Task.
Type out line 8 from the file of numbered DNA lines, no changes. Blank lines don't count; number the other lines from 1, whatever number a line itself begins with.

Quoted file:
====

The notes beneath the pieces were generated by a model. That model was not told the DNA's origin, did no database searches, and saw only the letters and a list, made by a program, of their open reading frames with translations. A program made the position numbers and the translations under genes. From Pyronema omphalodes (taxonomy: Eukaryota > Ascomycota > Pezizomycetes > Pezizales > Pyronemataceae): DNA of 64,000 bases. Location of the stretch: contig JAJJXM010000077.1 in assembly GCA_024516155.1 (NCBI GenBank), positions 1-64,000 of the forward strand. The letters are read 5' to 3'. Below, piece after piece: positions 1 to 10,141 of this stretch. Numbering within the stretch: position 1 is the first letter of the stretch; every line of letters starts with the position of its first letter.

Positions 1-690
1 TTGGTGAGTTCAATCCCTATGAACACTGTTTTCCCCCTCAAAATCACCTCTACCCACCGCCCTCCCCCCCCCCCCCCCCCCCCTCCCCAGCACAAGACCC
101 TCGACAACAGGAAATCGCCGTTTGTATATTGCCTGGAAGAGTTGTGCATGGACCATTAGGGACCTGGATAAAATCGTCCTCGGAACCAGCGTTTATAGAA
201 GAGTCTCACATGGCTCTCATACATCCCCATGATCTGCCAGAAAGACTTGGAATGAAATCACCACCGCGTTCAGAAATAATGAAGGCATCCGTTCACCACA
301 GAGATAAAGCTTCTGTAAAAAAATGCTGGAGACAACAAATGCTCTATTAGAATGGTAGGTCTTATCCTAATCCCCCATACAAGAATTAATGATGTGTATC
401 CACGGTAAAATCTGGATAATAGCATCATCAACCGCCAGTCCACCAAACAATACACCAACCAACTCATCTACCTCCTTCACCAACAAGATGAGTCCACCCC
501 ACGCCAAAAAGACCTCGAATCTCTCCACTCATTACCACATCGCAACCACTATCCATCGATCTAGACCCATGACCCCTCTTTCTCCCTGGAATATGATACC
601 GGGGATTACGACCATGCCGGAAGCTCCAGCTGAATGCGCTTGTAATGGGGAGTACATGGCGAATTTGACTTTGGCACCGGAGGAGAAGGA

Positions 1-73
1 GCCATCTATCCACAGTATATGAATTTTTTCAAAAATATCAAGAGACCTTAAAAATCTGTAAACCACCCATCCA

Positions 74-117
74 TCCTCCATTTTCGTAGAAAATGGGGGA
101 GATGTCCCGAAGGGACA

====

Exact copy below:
501 ACGCCAAAAAGACCTCGAATCTCTCCACTCATTACCACATCGCAACCACTATCCATCGATCTAGACCCATGACCCCTCTTTCTCCCTGGAATATGATACC